Breathing functionally and deep breathing are different. Both impact our physiology and our psychology. When you watch a baby breathe you will see perfect functional breathing. Her little rib cage expands outward when she breathes in and relaxes inward. Her ribs come closer together, when she exhales. Her shoulders stay relaxed and don’t rise at all when she breathes. When we are “functionally breathing”, our diaphragm does 75 percent of the work and our rib muscles do only 25 percent of the work. Our neck muscles and chest muscles are just hanging out for support. They are not actually working.
Try this…. place one hand on your chest and one hand on your rib cage and take a deep breathe in.
Do you feel your shoulders and chest rise with your breath? If you do, you are breathing dysfunctionally. The truth is that most of us today are breathing with our chest and shoulders. When your shoulders and chest rise during inhalation, your body is using your neck and shoulder muscles to lift your ribcage instead of allowing your diaphragm to do the work. Although this may sound like an innocent partnership, it’s very destructive to our health, our mental wellbeing and our ability to focus and make wise decisions over the long term.
Your Heart Rate, Breathing and Nervous System
Your heart beat is the result of the arm wrestle between your sympathetic nervous system (SNS) and your parasympathetic nervous system (PNS). We need input from both systems to survive and thrive.
The Parasympathetic Nervous System’s sole purpose is to keep us in a state of calm so we can grow, repair and thrive. The PNS is our “rest and digest” nervous system.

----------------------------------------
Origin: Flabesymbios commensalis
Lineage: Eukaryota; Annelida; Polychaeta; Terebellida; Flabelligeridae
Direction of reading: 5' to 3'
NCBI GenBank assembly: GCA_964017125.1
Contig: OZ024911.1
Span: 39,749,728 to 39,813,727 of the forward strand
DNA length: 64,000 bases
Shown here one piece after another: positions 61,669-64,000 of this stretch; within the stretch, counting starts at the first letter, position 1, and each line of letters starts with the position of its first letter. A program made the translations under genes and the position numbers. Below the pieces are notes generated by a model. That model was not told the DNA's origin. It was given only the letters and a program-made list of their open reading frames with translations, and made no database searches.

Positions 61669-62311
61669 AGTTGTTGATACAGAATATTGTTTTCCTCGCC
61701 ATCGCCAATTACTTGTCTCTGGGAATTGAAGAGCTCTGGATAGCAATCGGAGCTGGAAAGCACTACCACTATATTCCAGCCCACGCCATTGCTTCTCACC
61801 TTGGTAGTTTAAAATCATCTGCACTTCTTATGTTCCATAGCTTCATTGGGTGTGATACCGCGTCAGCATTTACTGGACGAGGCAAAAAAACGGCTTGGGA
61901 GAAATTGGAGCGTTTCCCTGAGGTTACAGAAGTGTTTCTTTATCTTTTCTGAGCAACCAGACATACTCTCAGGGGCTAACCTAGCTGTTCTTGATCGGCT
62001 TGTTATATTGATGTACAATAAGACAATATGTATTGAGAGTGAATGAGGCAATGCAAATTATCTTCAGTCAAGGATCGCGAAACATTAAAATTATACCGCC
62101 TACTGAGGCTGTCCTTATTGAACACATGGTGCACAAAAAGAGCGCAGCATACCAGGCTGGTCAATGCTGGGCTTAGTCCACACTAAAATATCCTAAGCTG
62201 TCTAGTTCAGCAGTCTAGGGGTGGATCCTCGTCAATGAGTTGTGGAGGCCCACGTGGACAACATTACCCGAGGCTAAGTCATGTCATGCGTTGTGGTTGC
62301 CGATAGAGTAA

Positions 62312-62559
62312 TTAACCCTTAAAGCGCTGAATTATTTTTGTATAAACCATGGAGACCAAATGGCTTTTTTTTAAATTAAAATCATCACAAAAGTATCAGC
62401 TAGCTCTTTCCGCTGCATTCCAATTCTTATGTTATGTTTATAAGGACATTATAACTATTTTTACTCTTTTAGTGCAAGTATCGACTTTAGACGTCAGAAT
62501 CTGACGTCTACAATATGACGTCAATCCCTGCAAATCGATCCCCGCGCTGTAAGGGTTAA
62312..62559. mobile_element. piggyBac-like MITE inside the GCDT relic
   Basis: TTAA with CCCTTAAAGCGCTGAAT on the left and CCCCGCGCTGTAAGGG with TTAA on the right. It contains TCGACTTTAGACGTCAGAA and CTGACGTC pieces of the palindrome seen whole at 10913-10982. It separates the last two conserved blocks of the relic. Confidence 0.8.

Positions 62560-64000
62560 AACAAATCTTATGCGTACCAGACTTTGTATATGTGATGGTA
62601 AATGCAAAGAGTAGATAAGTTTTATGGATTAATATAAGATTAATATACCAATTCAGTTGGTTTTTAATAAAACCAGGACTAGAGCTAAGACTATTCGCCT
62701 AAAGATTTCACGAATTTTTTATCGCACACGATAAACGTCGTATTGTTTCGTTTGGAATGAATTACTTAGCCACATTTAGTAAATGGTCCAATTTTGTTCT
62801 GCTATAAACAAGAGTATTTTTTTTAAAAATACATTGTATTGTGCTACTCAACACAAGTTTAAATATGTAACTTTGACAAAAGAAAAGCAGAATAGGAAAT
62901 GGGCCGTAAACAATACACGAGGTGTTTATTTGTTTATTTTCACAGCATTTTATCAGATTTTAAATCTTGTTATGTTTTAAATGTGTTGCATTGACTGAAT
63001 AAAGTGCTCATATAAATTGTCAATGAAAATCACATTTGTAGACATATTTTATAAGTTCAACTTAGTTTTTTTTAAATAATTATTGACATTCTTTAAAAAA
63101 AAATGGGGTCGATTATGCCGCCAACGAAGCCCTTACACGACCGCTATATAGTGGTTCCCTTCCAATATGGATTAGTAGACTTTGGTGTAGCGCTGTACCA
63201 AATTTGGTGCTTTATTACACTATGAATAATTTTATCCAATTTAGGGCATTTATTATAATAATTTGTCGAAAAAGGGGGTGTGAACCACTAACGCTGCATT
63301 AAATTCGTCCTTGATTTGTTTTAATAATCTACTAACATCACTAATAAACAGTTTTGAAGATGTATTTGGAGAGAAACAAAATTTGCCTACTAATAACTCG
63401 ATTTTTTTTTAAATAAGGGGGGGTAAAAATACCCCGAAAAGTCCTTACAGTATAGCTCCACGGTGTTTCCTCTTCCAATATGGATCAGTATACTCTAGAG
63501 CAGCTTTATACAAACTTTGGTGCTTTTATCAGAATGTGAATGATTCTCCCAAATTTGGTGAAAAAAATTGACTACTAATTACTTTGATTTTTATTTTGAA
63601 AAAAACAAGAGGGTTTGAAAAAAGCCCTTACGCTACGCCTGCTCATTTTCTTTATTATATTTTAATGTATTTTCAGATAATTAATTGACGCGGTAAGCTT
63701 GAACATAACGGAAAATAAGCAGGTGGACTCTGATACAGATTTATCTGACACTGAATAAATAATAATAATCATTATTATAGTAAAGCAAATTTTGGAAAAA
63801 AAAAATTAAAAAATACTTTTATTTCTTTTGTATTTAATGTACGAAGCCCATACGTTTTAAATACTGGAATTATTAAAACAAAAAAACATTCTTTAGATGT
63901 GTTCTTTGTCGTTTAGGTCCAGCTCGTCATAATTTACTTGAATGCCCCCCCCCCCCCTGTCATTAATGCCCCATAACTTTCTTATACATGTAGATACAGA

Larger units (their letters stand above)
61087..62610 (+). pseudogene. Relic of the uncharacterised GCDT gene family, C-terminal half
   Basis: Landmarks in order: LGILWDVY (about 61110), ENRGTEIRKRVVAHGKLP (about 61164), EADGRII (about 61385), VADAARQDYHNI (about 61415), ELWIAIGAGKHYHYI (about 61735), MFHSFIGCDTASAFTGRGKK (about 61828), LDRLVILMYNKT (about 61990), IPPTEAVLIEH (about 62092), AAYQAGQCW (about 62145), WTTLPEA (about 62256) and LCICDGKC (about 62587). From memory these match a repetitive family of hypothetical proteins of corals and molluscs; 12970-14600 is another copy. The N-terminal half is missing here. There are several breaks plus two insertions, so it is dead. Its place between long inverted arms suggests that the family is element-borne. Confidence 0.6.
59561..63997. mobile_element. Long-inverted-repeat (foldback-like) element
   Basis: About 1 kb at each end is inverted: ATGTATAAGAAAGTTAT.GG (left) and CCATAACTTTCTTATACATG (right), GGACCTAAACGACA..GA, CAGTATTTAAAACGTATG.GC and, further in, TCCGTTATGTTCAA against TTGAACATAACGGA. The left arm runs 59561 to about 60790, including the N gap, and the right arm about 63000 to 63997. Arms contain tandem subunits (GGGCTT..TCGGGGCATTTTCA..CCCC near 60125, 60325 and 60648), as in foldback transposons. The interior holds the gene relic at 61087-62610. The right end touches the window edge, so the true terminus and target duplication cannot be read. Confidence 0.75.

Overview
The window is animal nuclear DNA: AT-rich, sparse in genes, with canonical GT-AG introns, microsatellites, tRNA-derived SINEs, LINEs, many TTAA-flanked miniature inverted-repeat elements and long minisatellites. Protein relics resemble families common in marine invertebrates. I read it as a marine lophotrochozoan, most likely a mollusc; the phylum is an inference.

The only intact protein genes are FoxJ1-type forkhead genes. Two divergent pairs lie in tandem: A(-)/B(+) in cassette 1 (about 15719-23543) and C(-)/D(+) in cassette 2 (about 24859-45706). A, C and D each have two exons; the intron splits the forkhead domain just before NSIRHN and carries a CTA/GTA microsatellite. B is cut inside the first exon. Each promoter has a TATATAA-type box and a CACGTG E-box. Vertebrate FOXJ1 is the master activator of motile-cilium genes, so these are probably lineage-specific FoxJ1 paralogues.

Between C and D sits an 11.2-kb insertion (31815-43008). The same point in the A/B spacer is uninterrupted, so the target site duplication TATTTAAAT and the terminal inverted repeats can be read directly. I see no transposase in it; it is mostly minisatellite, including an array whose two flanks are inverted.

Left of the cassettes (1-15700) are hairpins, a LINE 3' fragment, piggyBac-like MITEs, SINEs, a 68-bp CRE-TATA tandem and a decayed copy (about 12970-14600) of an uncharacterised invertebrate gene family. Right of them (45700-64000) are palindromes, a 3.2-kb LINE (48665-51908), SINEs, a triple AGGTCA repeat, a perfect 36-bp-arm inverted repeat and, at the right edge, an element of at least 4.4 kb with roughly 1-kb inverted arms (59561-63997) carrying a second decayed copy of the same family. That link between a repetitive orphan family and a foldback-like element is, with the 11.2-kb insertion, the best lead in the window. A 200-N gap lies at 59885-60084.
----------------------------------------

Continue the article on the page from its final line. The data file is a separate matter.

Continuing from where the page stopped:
When your PNS is dominating, you can connect to your creativity, solve problems, learn and grow. You feel more mentally clear, your emotions are grounded and you can sleep when it’s time to sleep.
The Sympathetic Nervous System’s sole purpose is to keep you safe. For example, if you’re on a hike in Park City with your friends and you all bump into a GIANT moose walking the opposite direction on the same path; your sympathetic nervous system is ready to save you!
In case the GIAGANTIC moose decides to plow you over, you would have only seconds to either get away or be crushed. When you need to run and fight to save your life, you need your muscles and your mind to perform at their absolute best, with all their power and quickly.
Your body releases adrenaline which takes effect immediately. You start taking in more oxygen with quick short breaths. Your accessory neck and chest muscles start working hard to help your diaphragm and rib muscles pull in more oxygen (remember chest breathing). Your blood is shunted to your largest muscle groups to help you sprint, climb and fight. Your brain uses the adrenaline for energy to make split second (impulsive) decisions that don’t necessarily make sense in the big picture of your life, but that will save you in the moment. (Maybe you should read that last sentence again?)
Hopefully you’re beginning to see the deeper problem. Today our bodies respond to an angry spouse or kids, traffic, deadlines, bills, arguments and way more in the same way they are meant to respond to “fight-or-flight” life threatening situations. We don’t experience this stress for 5 minutes, but instead for hours, days, weeks and months at a time.
Here’s What You Need to Know…
You may be sitting in traffic and start to feel stressed and your breathing will change to short, quick inhales. OR you can be sitting on the couch reading this article with your shoulders up around your ears because that’s what your body is used to doing and breathing in little short, quick breaths since your shoulders and neck muscles are used to doing all the work. BOTH situations are telling your body to fire your fight or flight/sympathetic nervous system. This means we are living in a state of stress ALL OF THE TIME!
Try These Breathing Methods To Move Your Rib Cage
- Put one finger over one nostril and breathe in your other nostril. (This really helped me to figure out how to breathe with my diaphragm.)
- Breathe all of your air out through your mouth for 8 counts. When you get to count #7 pretend to blow out a candle (so you get most of the air out of your lungs). Then inhale through your nose for 4 counts and hold that air in for 7 counts. Then exhale through your mouth for 8 counts. Do these 4 to 8 rounds and you will have turned on your parasympathetic nervous system again.